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Russia Tests Anti-Satellite Weapon |

Russia Tests Anti-Satellite Weapon

Context

∙ The US has confirmed that Russia is developing a space-based weapon that is a ‘serious threat to national security’.

What are anti-satellite weapons?

∙ Anti-satellite (ASAT) weapons are designed to debilitate and/or destroy satellites that are already in orbit and operational. 

∙ Most of these weapons are kinetic, i.e. they destroy satellites in orbit by rocketing into them or detonating an explosive near them, and blowing them to pieces. 

∙ Because of the low gravity and lack of an atmosphere, the resulting debris can stay in orbit for a long time depending on their size.

∙ ASAT weapons violate the Outer Space Treaty (OST) through

∙ Article VII, which holds parties to the treaty liable for damaging satellites belonging to other parties 

∙ Article IX, which asks parties to refrain from the “harmful contamination” of space.

Space weapons in the past

∙ The U.S. in 1962 in a high-altitude test called Starfish Prime detonated a thermonuclear bomb 400 km above ground. It remains the largest nuclear test conducted in space.

∙ It set off an electromagnetic pulse (EMP) and the charged particles and radiation emitted was accelerated by the earth’s magnetic field, distorting the ionosphere and resulting in bright aurorae.

∙ The Soviet Union also conducted high-altitude nuclear tests during the same period, which is Test 184.

∙ The resulting EMP induced a very high current in 500 km of electric cables and eventually triggered a fire that burned down a power plant.

Why has space emerged as the new battlefield?

∙ Military Significance of Space: Space has immense strategic importance due to its role in enabling communication, navigation, reconnaissance, and surveillance capabilities for military operations.

∙ Competing Interests: As space becomes more accessible and economically valuable, there is a growing competition among countries for space resources, such as valuable minerals and water on celestial bodies.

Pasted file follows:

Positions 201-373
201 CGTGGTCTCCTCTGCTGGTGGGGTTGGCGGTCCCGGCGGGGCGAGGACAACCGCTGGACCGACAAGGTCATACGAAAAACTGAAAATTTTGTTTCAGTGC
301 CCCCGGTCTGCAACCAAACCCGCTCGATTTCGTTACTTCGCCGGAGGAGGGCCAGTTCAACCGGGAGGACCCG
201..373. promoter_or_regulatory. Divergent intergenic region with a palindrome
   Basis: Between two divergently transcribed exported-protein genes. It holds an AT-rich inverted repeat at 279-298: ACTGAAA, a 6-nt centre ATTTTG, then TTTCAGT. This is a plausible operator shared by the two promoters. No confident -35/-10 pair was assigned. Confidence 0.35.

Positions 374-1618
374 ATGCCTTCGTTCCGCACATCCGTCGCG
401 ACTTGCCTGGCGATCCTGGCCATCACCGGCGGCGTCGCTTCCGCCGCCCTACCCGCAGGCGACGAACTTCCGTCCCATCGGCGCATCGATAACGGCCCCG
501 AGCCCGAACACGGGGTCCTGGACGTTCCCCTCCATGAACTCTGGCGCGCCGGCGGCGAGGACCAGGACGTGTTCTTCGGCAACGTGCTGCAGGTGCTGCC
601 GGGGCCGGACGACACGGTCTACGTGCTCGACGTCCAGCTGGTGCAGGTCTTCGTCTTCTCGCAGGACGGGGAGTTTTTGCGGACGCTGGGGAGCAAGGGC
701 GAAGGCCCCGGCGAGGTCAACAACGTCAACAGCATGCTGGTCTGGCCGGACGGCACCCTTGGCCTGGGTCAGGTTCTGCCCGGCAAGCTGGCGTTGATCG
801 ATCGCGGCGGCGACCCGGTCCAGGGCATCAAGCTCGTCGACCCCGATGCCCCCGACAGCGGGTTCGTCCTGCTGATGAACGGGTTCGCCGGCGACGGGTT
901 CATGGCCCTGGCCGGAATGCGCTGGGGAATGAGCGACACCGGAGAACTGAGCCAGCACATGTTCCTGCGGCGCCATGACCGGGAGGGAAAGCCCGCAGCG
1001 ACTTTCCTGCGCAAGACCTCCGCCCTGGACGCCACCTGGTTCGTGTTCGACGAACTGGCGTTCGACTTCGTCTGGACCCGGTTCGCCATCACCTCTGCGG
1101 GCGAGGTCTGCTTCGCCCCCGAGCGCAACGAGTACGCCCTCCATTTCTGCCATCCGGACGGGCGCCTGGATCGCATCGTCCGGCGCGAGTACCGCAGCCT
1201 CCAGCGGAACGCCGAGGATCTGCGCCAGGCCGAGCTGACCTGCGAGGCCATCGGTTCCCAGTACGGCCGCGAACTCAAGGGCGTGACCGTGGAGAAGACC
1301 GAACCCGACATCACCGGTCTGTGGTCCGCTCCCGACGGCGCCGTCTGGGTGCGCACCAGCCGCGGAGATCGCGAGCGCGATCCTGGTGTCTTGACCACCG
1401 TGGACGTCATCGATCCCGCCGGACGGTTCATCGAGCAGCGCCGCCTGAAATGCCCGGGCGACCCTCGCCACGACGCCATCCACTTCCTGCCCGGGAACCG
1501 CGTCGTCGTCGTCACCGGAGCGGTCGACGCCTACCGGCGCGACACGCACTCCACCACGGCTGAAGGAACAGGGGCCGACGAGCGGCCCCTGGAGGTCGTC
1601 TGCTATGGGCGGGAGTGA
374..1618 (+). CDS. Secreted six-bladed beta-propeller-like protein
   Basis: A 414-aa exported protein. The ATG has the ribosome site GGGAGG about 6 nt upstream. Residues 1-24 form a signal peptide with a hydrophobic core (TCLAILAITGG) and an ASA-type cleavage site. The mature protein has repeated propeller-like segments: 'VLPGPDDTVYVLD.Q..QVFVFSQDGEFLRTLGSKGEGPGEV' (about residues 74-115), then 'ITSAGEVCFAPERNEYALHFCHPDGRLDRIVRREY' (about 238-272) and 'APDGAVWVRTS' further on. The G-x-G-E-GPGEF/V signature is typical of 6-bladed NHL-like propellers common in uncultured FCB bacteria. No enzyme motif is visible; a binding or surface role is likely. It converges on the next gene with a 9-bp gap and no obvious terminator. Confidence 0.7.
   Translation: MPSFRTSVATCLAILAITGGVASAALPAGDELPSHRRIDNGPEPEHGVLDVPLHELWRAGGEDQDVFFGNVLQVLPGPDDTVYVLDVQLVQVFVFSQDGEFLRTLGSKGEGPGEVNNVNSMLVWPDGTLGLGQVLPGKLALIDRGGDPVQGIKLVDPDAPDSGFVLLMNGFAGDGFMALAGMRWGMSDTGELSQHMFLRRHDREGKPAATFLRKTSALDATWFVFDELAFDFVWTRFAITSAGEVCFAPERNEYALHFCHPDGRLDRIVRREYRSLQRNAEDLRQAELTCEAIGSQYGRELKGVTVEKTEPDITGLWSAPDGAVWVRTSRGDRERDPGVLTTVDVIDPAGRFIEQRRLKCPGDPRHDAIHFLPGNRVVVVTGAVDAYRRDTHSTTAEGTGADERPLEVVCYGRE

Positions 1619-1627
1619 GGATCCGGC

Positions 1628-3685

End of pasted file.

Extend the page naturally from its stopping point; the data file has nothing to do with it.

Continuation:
∙ National Security Concerns: Countries perceive safeguarding their space assets as critical to their national security interests. As a result, they invest in deploying capabilities to protect their assets and degrade those of potential adversaries, leading to militarization of the space.

∙ Technological Advances: Advances in technology have led to the proliferation of capabilities that could be used for offensive purposes in space, such as anti-satellite (ASAT) weapons, cyber warfare tools targeting space systems, and directed energy weapons.

Outer Space Treaty (OST)

∙ The Treaty was opened for signature by the three depository Governments (the Russian Federation, the United Kingdom and the United States of America) in January 1967, and it entered into force in October 1967. 

∙ It provides the basic framework on international space law, including the following principles:

∙ The exploration and use of outer space shall be carried out for the benefit and in the interests of all countries and shall be the province of all mankind;

∙ Outer space shall be free for exploration and use by all States;

∙ Outer space is not subject to national appropriation by claim of sovereignty, by means of use or occupation, or by any other means;

∙ States shall not place nuclear weapons or other weapons of mass destruction in orbit or on celestial bodies or station them in outer space in any other manner;

∙ The Moon and other celestial bodies shall be used exclusively for peaceful purposes;

∙ Astronauts shall be regarded as the envoys of mankind;

∙ States shall be responsible for national space activities whether carried out by governmental or non-governmental entities;

∙ States shall be liable for damage caused by their space objects; and

∙ States shall avoid harmful contamination of space and celestial bodies.

Mission Shakti– Defence Research and Development Organisation (DRDO) in 2019 successfully neutralized a satellite in space with its anti-satellite (ASAT) missile in Mission Shakti.– The satellite downed by the ASAT missile was Microsat-R, an imaging satellite in the Low Earth Orbit (LEO) at 300 km in space.– Significance: Anti-satellite weapons provide the capability to shoot down enemy satellites in orbit thereby disrupting critical communications and surveillance capabilities. A. ASAT missiles also act as a space deterrent in dissuading adversaries from targeting the country’s satellite network.
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